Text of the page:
Two business executives--one an avowed misogynist, the other recently emotionally wounded by his love interest--set out to exact revenge on the female gender by seeking out the most innocent, uncorrupted girl they can find and ruining her life.
Paul Miller, a self-described "failed actor," sets out for his final act and his ultimate role: the last two days of his life ending with his suicide on tape. He tries to reunite with old ... See full summary »
When "American Psycho" was released early in 2000 it reaffirmed author Bret Easton Ellis as the controversial "bad boy" of contemporary American Fiction. "This is Not an Exit" reveals the world inhabited by Ellis. In HD.
The film tells the story of Russian emigree and the only survivor from ship crash Yanko Goorall and servant Amy Foster in the end of 19th century. When Yanko enters a farm sick and hungry ... See full summary »
While visiting an art museum, a nerdy college student named Adam meets an iconoclastic artist named Evelyn and is instantly smitten. As their relationship develops, she gradually encourages Adam to change in various ways that surprise his older friends, Jenny and Philip. However, as events progress, Evelyn's antics become darker and darker as her influence begins to twist Adam and his friends in hurtful ways. Written by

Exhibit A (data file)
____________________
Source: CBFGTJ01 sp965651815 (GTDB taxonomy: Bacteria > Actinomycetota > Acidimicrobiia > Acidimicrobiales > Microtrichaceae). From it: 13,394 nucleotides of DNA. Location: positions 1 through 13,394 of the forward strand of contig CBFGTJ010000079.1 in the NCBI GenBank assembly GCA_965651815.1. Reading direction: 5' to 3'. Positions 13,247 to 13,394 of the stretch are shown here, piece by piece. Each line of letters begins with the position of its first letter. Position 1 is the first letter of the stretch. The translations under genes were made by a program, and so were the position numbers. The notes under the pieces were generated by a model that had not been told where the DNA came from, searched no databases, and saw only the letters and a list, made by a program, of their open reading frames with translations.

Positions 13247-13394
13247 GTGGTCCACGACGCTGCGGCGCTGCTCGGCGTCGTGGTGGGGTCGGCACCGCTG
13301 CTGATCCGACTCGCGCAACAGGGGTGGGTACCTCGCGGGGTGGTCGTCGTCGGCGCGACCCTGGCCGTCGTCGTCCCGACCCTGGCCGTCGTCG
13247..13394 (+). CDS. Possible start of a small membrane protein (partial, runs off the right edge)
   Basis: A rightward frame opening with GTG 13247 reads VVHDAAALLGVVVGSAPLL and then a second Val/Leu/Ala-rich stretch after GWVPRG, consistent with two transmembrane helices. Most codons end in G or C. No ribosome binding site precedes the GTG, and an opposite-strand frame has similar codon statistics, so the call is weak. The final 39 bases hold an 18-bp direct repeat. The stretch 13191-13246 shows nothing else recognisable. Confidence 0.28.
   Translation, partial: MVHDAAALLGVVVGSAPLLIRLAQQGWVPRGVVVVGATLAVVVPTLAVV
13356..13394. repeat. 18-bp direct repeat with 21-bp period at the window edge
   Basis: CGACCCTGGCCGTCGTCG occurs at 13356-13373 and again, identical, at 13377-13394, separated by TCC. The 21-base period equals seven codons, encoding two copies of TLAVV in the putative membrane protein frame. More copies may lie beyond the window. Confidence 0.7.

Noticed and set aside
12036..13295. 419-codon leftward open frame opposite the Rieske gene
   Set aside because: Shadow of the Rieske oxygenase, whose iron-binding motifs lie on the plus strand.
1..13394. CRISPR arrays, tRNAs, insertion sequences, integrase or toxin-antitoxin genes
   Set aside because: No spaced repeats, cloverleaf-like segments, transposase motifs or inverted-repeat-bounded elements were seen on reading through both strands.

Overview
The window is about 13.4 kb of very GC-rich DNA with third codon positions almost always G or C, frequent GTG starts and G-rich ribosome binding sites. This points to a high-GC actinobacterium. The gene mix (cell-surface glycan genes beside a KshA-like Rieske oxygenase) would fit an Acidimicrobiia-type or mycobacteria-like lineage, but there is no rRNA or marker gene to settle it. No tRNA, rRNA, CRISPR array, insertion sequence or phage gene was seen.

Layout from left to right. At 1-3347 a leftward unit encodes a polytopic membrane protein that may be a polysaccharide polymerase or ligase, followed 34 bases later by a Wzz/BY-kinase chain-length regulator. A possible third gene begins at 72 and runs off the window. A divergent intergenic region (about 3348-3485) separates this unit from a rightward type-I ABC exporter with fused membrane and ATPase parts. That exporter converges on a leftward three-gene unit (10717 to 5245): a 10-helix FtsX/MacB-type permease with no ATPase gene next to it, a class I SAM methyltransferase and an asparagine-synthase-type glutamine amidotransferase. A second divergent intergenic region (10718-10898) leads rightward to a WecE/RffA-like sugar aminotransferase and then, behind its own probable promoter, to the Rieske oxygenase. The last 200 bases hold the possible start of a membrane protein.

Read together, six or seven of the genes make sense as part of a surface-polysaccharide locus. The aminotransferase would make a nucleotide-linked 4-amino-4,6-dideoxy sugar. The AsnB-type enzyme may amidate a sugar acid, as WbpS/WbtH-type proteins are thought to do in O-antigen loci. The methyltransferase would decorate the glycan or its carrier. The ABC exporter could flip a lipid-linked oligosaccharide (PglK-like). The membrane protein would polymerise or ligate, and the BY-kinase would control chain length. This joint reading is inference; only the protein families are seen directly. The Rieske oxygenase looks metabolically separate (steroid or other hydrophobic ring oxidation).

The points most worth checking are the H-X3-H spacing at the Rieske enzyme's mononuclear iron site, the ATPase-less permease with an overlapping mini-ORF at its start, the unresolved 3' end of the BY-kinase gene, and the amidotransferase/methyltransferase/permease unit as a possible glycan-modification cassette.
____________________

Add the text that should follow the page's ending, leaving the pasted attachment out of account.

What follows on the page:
Kenneth Chisholm (email@example.com)
In the park scene where Adam and Jenny kiss, Adam's nose looks normal (Paul Rudd's real nose), but at this point he hasn't had the surgery yet. The surgery happens in the next scene, so his nose shouldn't have been normal in the park scene. See more »
It's not funny.
Yes, it is. I mean, it's not that funny that wives get beat up, but the fact that you look like one, that I find hilarious!
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Very impressive in the way that it leaves a lasting impression, which good films should. The details keep returning to me long after seeing it. Obviously the kind of film that deserves a second viewing. Great cast, their ages being immaterial to me. The crafting of the story and the conviction of the actors was what mattered, and what a breath of fresh air to observe such long scenes, one after the other, without any flashy, distracting camera work. Ms Weisz and Mr Labute have created a modern day Femme Fatale - how refreshing! This is the first film I've publicly applauded in a cinema since The Magdalene Sisters. Get out to the cinema and see this now before it hits video.
16 of 27 people found this review helpful.
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